Since he took over at Bowling Green 14 years ago, Urban Frank Meyer III has established himself as one of the elite coaches in the annals of college football. With three national championships and a record of 142-26, he has achieved remarkable results with many teams. But it is Meyer's recent work at The Ohio State University that has elevated him into the realm of such iconic coaching names as Paul (Bear) Bryant, Knute Rockne, and OSU's own Woody Hayes.
Never was that work more successful than in the 2014 season, which ended with Meyer's Buckeyes capturing the inaugural College Football Playoff Championship with a 42-20 victory over Oregon. That the triumph came with a third-string quarterback at the helm - and after OSU had suffered a brutal early season loss and endured the tragic loss of a teammate - only made the achievement that much more extraordinary.
How did Ohio State, a school many thought did not even deserve to be in the playoffs, end up at the summit of college football? In Above the Line, Urban Meyer answers this question and many more. Pulling back the curtain on the high-profile, high-pressure world he operates in, he offers listeners a groundbreaking game plan for creating a culture of success that engages and inspires the people around them - the very game plan he followed every day in the Buckeyes' historic 2014 season.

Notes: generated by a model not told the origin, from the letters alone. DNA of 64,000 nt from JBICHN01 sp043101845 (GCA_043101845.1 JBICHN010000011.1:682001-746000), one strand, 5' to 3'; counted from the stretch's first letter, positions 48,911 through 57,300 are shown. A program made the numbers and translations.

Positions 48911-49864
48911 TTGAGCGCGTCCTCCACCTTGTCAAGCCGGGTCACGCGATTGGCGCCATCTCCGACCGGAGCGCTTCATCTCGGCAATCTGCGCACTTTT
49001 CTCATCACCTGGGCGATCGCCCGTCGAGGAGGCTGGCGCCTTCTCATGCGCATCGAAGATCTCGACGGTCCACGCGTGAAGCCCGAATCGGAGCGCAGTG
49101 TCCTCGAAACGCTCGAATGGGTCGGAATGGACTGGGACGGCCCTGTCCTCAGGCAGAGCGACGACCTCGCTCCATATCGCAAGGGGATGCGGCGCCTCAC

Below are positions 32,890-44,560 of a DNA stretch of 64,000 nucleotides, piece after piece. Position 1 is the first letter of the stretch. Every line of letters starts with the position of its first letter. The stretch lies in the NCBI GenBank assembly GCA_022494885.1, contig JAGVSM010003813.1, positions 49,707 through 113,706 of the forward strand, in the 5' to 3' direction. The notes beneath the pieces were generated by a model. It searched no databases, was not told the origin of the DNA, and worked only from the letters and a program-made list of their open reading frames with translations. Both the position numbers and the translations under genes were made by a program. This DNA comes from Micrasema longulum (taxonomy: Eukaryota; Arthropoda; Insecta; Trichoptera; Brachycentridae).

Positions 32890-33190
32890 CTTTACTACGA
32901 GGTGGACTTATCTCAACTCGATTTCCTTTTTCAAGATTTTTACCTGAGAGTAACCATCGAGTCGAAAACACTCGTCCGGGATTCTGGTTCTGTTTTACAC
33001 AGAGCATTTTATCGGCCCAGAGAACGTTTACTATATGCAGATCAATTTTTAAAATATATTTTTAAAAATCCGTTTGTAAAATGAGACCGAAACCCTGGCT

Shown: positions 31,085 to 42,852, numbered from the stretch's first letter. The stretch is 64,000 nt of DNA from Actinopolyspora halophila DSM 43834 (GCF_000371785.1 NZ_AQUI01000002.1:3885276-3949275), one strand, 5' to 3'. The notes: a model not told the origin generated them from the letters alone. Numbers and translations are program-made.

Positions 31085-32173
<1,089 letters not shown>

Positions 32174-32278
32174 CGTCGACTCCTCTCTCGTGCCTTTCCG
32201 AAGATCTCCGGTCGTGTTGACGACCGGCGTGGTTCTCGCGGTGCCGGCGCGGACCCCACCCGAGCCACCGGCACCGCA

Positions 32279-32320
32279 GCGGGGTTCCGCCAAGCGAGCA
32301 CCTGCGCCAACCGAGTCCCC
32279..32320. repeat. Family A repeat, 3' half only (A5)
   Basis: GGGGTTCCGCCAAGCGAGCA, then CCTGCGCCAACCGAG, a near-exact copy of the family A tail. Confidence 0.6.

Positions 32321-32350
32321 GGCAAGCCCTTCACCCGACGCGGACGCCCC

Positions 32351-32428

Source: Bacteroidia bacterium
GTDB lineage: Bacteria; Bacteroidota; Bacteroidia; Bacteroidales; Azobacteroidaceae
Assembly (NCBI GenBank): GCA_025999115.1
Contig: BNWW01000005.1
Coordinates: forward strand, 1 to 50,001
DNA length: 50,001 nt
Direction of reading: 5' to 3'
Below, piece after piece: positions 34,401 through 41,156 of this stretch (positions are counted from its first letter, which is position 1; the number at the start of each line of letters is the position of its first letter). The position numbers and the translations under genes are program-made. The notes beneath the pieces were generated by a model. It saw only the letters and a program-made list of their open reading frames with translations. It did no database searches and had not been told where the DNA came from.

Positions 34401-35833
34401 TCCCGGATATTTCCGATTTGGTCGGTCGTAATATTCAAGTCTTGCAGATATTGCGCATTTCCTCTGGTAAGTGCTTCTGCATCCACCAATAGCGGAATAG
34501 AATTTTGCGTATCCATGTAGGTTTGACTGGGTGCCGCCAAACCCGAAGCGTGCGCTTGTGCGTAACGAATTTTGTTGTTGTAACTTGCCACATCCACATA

A student of psychology long before he became a coach, Meyer believes that trust is the bedrock of great achievements and healthy relationships and explains how to build it, step by step - whether in a team, a family, or a Fortune 500 company.
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Customer ReviewsMost Helpful
By John Hirsch on 14-03-2016
Great for any coach at any level
The concepts are common denominators no matter the sport or level. It's an excellent combination of philosophies and specific stories/anecdotes that further explain why Coach Meyer has been successful everywhere he's been. I took away specific, useful ideas to apply to the teams I coach.
2 of 2 people found this review helpful
By Greg on 26-12-2015
It was very powerful and straight to the point . Wish urban would have given a conclusion or even an introduction. To the book
1 of 1 people found this review helpful